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      • There never have been any “communist regimes;” the term is an oxymoron, as communism is the absence of a state, and this has never happened, yet. What you’re talking about are in many cases socialist states, which precede communism theoretically, and are always imperfect. Also I wouldn’t define all the oppressive situations you mention as “racism” per se.

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        • Well they called themselves communists and/or based their policies on the teaching of Marxism-Leninism, that’s good enough for me (saying they were “only” socialist and/or “imperfect” is like saying the U.S. isn’t “really” capitalistic because it has policies like Medicaid, Social Security, and so on.

          And all of those “oppressive situations” (some of which directly caused the deaths of tens of thousands of people) targeted specific ethnic groups in part, regardless of whether they fit a textbook definition of racism or not.

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          • some vocabulary that might be helpful to bridge this dispute:
            “centralized economy” vs. “market economy”. ergo: Centralized communism (USSR), centralized capitalism (CCP), market capitalism (most countries today, but oligarchic influences feel very much like centralized capitalism that took the scenic route), market socialism (hopefully someday, hopefully less of a disaster). Still a rough outline, there’s more if you keep drilling down into the nuances: syndicalism, neomercantilism, corporatism, tribal-/clan- based economic systems, Shari’a…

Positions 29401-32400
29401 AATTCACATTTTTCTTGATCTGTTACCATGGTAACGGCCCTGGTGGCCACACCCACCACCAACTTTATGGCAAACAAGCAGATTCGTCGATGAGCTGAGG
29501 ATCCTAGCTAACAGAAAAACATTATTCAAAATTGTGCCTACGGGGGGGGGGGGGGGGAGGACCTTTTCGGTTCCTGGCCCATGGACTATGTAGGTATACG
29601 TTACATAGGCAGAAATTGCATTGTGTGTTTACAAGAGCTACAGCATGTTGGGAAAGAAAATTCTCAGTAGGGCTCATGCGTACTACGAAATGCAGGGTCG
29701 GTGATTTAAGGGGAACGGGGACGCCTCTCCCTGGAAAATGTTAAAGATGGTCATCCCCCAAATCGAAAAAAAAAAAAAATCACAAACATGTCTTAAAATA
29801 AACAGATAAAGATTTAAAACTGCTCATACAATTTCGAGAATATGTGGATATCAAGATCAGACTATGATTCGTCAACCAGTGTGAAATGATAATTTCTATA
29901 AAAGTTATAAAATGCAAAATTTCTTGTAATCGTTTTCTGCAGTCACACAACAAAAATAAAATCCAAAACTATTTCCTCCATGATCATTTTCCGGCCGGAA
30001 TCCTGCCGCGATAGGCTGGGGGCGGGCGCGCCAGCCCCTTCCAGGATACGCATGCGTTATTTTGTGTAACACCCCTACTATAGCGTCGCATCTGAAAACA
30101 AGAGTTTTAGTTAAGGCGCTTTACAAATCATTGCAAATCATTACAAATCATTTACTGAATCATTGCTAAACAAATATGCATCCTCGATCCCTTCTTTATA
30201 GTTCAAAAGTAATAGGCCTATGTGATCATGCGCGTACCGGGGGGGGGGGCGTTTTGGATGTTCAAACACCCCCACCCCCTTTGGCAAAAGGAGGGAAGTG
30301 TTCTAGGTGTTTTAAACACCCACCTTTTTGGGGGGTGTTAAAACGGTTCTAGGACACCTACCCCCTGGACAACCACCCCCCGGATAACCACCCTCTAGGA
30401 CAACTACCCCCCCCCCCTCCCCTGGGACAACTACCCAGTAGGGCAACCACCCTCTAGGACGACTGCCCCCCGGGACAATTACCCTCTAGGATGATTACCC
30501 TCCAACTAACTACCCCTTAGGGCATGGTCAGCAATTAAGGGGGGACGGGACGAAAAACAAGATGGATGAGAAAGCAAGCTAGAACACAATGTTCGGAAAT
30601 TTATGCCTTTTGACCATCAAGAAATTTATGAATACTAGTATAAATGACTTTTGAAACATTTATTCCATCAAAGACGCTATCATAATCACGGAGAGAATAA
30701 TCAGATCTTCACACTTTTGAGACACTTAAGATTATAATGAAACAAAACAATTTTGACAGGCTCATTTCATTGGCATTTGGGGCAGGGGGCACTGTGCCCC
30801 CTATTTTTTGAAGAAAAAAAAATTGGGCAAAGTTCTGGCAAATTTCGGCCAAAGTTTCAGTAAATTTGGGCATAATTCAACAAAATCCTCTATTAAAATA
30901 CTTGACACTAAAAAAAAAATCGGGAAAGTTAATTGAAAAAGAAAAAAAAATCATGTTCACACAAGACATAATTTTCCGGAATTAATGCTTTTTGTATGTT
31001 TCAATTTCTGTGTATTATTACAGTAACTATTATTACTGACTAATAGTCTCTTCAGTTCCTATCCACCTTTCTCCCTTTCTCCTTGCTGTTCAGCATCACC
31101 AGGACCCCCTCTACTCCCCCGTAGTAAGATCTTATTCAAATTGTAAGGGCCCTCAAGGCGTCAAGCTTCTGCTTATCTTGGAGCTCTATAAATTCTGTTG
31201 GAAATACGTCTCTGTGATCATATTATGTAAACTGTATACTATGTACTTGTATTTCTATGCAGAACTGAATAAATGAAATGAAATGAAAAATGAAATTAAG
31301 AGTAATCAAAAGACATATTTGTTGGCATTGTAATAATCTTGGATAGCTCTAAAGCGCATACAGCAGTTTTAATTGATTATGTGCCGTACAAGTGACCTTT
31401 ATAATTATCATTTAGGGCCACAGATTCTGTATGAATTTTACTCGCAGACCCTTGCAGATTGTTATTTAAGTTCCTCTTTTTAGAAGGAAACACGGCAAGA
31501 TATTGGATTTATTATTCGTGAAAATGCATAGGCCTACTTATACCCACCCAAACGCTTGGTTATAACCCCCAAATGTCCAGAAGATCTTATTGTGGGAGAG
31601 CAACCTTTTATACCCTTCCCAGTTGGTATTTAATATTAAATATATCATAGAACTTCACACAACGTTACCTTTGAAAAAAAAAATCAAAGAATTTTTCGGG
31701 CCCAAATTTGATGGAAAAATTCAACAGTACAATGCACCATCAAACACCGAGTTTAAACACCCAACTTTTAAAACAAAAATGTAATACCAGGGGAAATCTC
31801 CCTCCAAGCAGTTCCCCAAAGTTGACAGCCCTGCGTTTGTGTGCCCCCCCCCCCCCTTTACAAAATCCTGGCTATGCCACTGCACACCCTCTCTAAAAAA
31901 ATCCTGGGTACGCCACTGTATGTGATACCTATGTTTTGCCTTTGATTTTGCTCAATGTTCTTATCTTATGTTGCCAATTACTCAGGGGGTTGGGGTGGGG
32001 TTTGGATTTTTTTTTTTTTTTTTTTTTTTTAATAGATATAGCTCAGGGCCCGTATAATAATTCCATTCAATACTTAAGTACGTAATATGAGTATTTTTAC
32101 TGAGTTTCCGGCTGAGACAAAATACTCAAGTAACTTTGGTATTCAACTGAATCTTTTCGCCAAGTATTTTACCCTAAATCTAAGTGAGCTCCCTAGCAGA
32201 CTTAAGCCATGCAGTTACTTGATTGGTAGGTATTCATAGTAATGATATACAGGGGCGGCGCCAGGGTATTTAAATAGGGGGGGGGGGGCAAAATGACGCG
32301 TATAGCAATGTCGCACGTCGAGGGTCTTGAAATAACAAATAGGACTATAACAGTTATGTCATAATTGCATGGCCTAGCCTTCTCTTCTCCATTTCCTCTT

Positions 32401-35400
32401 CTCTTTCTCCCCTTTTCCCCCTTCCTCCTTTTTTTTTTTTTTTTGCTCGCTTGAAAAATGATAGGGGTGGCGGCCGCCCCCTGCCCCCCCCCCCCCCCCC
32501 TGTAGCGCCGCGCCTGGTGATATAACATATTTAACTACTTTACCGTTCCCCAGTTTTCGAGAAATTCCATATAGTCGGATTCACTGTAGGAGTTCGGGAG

The term persecution is a fairly useful umbrella that covers political disenfranchisement, ethnic bias, racism, cultural erasure, ideological suppression, economic exclusion, physical subjugation, oppression through soft power, etc.

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          • To no one (in particular) — yes, true socialism would feature a centralized economy; the difference between socialism and centralized capitalism (fascism) is the element of democratic control; the inability to sustain such in most socialist states to date has been one of the key factors in their demise.

            By “socialism” I don’t mean the “democratic socialism” of Bernie Sanders, AOC, etc., who are basically diversions at this point.

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  3. Liberal racism is when a therapist tells me that an asian american political scientist once said identity politics is divisive.

    Translation: The non-racialized person should hold the unique privilege of politicizing minority identities, but that same privilege should not extend to racialized personhoods in how we view and speak of ourselves or acknowledging how we are viewed and spoken of by others.

    Of course neither party should mention the concept of whiteness, that would be WILDLY inappropriate.

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    • Hmm…I would think their liberalism (and racism) is likely showing in their need to quote an Asian person to promote their own views (it’s relatively easy to find anyone of any race to support a given position). But I don’t want to overgeneralize either.

      And if by “identity politics” they actually mean Asians being concerned with and discussing self-determination they are using the term in a racist way. “Identity politics” has other iterations as well, which CAN be divisive. So it’s hard to say more without some working definitions.